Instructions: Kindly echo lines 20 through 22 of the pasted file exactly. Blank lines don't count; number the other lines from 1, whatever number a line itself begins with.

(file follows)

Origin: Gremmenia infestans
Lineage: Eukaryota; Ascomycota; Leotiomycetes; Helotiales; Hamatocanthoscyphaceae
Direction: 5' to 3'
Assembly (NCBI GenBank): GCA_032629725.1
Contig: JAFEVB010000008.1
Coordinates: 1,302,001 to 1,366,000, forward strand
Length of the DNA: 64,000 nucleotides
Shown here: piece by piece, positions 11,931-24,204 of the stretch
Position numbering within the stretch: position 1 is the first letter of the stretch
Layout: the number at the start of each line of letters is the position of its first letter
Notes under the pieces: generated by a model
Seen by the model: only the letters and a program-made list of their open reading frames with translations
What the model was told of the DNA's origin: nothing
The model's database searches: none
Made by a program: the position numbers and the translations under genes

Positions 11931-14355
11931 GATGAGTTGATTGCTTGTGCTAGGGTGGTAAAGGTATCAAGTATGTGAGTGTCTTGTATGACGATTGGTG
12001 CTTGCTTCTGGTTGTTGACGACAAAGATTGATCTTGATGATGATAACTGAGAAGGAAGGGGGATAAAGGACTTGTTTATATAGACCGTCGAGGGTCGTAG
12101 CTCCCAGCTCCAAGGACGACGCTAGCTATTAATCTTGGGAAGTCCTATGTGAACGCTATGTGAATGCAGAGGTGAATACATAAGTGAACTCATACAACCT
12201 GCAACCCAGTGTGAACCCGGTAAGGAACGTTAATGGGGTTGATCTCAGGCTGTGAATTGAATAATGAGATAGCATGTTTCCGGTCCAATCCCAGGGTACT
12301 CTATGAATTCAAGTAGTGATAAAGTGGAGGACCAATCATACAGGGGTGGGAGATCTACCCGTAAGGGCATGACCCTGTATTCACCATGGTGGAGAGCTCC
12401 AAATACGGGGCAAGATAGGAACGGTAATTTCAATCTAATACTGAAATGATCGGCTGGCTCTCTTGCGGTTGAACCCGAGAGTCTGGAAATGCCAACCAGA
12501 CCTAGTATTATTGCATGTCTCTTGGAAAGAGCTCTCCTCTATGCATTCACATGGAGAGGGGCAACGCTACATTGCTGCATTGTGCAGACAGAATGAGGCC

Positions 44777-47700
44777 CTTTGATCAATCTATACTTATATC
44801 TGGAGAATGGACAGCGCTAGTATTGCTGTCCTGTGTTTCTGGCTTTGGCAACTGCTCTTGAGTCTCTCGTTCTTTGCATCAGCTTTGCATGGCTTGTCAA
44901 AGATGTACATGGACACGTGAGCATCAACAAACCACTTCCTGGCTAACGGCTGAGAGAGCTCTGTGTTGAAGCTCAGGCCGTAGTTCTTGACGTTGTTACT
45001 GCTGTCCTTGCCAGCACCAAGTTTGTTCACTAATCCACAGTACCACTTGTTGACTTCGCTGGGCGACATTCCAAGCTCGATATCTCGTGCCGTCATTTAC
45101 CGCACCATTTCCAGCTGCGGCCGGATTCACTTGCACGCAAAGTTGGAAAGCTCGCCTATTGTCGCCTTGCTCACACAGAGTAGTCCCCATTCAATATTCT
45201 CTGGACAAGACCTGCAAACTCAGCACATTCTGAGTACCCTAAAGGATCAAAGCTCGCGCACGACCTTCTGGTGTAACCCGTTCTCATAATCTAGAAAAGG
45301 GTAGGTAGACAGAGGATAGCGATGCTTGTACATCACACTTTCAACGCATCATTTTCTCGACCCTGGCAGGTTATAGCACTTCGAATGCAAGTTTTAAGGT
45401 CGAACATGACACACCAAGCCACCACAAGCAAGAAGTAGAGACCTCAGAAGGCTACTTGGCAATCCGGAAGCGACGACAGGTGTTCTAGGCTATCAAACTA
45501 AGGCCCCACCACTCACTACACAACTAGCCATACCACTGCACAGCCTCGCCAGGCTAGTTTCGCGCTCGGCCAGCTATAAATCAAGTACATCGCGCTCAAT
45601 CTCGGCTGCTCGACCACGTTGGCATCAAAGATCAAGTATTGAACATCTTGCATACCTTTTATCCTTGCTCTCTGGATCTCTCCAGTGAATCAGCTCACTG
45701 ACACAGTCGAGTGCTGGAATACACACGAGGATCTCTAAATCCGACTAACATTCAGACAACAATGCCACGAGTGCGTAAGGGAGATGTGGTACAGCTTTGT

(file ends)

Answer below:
12201 GCAACCCAGTGTGAACCCGGTAAGGAACGTTAATGGGGTTGATCTCAGGCTGTGAATTGAATAATGAGATAGCATGTTTCCGGTCCAATCCCAGGGTACT
12301 CTATGAATTCAAGTAGTGATAAAGTGGAGGACCAATCATACAGGGGTGGGAGATCTACCCGTAAGGGCATGACCCTGTATTCACCATGGTGGAGAGCTCC
12401 AAATACGGGGCAAGATAGGAACGGTAATTTCAATCTAATACTGAAATGATCGGCTGGCTCTCTTGCGGTTGAACCCGAGAGTCTGGAAATGCCAACCAGA